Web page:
Trump defeated by his ego
Our view: GOP nominee shows his campaign is about him, not the country
On election day in 2000, Vice President Al Gore beat Texas Gov. George W. Bush by a half million votes nationwide. He had clear victories in states totaling 266 electoral votes compared to 246 for Mr. Bush. In Florida, the decisive state, he trailed on election night by about 1,700 votes out of nearly 6 million cast. An unusual ballot design in Democratic-leaning Palm Beach County led to what even Pat Buchanan’s campaign called a suspiciously high number of votes for the third-party conservative, suggesting that a majority of Florida voters intended to vote for Mr. Gore. Recounts, some automatic, some triggered by litigation, steadily reduced Mr. Bush’s margin, whittling it down to 537 votes by the time the U.S. Supreme Court intervened in an extraordinary decision to halt the process and hand the presidency to Mr. Bush.
One day later, Mr. Gore addressed the nation. Despite all the reasons to dispute the outcome, he said he had just called to congratulate Mr. Bush on winning the presidency and pledged to help “heal the divisions of the campaign and the contest through which we just passed.”
“Other disputes have dragged on for weeks before reaching resolution,” Mr. Gore said. “And each time, both the victor and the vanquished have accepted the result peacefully and in the spirit of reconciliation. So let it be with us. I know that many of my supporters are disappointed. I am too. But our disappointment must be overcome by our love of country.”
Let that stand in contrast with what Republican nominee Donald Trump said during Wednesday’s third and final presidential debate when moderator Chris Wallace asked Mr. Trump about his repeated suggestions in recent weeks that he might not accept the outcome of an election he claims, based on no evidence whatsoever, to be “rigged.”
“What I’m saying is that I will tell you at the time,” Mr. Trump replied. “I’ll keep you in suspense. OK?” A day later at a campaign rally in Ohio, he added that he would “totally accept the results of this great and historic presidential election ... if I win.”
His opponent, Hillary Clinton, was precisely correct in calling that “horrifying.” In the previous debate, Mr. Trump had trampled on 240 years of American political norms by promising to assign a special prosecutor to the task of jailing Ms. Clinton after the election. In this one, he reduced the principle of orderly transition of power to the conventions of a reality TV show. Is he imagining himself in his fake “Apprentice” boardroom with the nation on tenterhooks waiting for him to say who the voters had fired? Will “Survivor” host Jeff Probst snuff out someone’s torch? Or is he picturing something more like a LeBron James “take my talents to South Beach” kind of situation?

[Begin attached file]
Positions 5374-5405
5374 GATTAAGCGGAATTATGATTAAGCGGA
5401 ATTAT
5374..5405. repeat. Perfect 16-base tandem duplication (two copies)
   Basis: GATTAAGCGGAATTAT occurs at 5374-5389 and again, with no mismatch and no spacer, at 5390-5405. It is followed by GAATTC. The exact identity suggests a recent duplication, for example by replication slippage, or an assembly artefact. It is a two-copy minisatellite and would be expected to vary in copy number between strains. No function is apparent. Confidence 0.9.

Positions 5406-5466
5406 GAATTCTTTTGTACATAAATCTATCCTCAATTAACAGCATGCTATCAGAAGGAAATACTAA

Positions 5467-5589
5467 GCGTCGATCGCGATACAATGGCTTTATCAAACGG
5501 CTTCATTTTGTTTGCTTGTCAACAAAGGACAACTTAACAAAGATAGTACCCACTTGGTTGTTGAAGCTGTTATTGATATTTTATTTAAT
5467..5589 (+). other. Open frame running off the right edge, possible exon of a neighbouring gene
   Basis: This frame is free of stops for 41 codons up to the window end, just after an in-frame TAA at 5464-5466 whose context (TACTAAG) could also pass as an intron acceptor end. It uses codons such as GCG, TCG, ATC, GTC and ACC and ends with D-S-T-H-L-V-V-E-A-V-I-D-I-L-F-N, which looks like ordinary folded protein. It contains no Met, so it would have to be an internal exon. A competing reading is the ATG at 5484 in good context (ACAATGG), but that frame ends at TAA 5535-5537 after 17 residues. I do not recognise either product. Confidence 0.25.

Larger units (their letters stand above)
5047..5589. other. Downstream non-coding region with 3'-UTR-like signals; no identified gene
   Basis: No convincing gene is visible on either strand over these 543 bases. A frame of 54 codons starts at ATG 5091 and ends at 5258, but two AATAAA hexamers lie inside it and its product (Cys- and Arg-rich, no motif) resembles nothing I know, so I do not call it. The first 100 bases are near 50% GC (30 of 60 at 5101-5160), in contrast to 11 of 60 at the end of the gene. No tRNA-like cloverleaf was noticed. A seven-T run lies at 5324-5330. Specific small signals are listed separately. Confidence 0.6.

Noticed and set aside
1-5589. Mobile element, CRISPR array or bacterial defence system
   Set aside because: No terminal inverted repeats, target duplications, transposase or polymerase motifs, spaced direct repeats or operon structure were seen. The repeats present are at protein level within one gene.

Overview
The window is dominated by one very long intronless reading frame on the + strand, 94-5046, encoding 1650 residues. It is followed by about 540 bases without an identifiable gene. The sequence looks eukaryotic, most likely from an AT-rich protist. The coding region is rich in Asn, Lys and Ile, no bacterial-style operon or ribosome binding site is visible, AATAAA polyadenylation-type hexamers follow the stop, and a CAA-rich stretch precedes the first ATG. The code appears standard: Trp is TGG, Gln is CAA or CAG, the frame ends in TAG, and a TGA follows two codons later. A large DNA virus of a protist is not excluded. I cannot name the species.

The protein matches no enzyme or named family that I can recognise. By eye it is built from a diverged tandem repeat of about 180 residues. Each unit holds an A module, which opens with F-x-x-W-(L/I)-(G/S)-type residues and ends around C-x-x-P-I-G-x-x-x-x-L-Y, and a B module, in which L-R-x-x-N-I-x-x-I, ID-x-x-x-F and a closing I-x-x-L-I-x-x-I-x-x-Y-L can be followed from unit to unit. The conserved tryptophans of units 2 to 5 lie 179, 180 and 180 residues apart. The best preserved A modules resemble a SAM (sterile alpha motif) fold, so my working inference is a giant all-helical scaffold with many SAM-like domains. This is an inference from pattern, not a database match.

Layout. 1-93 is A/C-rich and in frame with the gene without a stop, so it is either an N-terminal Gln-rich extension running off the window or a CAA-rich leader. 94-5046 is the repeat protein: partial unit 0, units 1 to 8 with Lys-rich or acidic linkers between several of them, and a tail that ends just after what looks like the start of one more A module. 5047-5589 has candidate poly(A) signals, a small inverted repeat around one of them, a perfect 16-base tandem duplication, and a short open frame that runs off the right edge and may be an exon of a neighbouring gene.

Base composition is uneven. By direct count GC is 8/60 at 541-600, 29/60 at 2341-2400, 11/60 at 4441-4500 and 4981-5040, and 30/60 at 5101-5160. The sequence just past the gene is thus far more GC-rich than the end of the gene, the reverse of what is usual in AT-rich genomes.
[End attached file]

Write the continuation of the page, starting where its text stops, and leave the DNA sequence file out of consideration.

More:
Whatever the case, it was just the latest sign that, for Mr. Trump, this election isn’t about making America great again, whatever that means. It’s about self aggrandizement. The candidate who spent much of the primary season talking about how well he was doing in the polls and how many people showed up to his rallies has spent the general election season whining, in President Barack Obama’s apt description, about perceived personal slights and alleged unfairness. He is incapable of seeing anything beyond his own inflated ego.
That’s why he contradicts his running mate, his advisers and even his own daughter on issues. It’s why Ms. Clinton has so adroitly managed to get under his skin. OnWednesday night, she was able to dodge altogether a question about her husband’s past infidelities by reiterating charges several women have made that Mr. Trump had sexually assaulted them. He didn’t call her on it because, given the opportunity to talk about himself, he can’t resist.
Perhaps that, not seeking to lead the nation, was the real point of his exercise from the start. This week, Mr. Trump’s son-in-law reportedly held meetings with media industry insiders about the possibility of setting up a Trump TV network after the election, and he used an online platform during the debate to set up an alternate reality “news” program of pro-Trump surrogates proclaiming, among other things, that he had just turned in “the greatest Republican debate performance since Abraham Lincoln.” After the debate, his son, Donald Trump Jr., observed that the presidency would be a “step down” for his father.
In less than three weeks, the American people have the chance to save him from that sacrifice.